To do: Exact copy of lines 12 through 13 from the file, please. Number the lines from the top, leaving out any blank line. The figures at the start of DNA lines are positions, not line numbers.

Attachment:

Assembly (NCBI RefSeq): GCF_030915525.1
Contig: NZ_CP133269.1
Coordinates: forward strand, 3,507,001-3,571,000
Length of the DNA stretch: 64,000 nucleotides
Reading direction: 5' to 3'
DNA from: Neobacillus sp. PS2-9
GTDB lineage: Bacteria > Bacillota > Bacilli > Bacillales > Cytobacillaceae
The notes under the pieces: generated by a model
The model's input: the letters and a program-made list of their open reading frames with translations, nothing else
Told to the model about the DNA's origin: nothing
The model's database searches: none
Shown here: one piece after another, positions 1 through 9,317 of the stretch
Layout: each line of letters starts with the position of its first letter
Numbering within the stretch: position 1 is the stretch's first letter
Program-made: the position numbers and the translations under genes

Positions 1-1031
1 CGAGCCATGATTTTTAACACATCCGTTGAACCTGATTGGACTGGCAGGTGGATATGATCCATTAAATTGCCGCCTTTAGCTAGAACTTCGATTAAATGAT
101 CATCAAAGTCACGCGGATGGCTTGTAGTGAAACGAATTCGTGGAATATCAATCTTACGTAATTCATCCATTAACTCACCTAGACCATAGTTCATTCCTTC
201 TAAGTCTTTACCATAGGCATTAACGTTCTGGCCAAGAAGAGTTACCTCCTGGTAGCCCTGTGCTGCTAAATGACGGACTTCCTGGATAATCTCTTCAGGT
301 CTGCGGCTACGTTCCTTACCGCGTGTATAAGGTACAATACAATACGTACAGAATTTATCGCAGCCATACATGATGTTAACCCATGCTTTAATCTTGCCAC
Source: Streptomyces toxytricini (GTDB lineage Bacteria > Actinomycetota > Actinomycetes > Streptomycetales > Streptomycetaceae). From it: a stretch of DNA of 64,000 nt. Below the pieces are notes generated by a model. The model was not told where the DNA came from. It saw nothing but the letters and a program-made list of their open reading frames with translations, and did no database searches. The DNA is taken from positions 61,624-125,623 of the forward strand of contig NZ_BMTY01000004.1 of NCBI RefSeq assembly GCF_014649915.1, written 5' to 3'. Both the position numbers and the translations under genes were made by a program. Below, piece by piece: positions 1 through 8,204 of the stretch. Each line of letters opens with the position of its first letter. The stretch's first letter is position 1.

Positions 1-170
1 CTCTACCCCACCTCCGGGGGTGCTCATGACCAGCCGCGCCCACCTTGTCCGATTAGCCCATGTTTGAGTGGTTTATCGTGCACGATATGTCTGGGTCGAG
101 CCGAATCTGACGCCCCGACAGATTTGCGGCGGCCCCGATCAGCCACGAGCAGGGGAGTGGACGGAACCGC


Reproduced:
Shown here: one piece after another, positions 1 through 9,317 of the stretch
Layout: each line of letters starts with the position of its first letter